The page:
Panjkora River, North-West Frontier

Stewart John, Colonel, C.I.E. (of Ardvorlich). Educated at St. Andrews and Royal Military College, Addiscombe. Gazetted 2nd Lieutenant Bengal Artillery (now Royal Artillery), 1851. Promoted 1st Lieutenant, 1857. Served during Indian Mutiny, 1857-1858, with Ordnance Department on Lines of Communication between Allahabad and Cawnpore. Promoted Captain, 1861; Major 1872. Employed chiefly in Ordnance Department, under Civil Administration of the Army, and Superintendent of Harness and Saddlery Factory at Cawnpore, 1874-1888. Promoted Lieutenant Colonel, 1878. Brevet Colonel, 1882. C.I.E. 1887. Retired, 1888.

Battle for Allahabad

The Fort at Allahabad and the River Jumna

Palace at Allalabad

Stewart, John Lindesay, Lieutenant (2nd son of Colonel Stewart of Ardvorlich). Born 1875. Educated at Sherborne School and Royal Military College, Sandhurst. Gazetted 2nd Lieutenant Indian Staff Corps (now Indian Army), and appointed Officiating Squadron Officer 11th (Prince of Wales’s Own) Bengal Lancers, 1894. Served with Chitral Relief Force under Sir Robert Low, 1895, with 11th Bengal Lancers (medal, with clasp). Promoted Lieutenant, 1897. Served in campaign on North-West Frontier of India under Sir William Lockhart, 1897-1898, with 11th Bengal Lancers, and took part in operations of Malakand Field Force, including operations in Swat (clasp). Appointed to 15th Bengal (Cureton’s Multani) Lancers (now 15th Lancers (Cureton’s Multanis), 1900. He died at Murree, June 2, 1902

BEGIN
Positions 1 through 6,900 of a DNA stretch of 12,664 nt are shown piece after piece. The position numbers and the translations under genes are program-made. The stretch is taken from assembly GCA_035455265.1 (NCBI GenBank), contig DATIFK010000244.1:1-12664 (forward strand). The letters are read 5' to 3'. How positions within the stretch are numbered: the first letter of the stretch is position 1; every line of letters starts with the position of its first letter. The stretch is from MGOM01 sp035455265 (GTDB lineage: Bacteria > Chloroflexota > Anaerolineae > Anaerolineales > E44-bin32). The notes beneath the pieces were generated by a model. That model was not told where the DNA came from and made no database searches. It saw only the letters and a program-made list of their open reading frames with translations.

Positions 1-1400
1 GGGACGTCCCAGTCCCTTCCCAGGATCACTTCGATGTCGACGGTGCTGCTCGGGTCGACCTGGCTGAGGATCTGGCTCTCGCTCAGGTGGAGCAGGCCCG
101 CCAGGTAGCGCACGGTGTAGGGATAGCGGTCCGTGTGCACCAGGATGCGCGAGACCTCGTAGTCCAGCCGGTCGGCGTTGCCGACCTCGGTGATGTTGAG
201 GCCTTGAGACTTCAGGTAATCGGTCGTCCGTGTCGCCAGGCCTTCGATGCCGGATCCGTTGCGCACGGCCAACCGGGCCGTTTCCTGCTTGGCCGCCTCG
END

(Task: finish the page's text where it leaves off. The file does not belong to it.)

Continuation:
Murree, the Punjab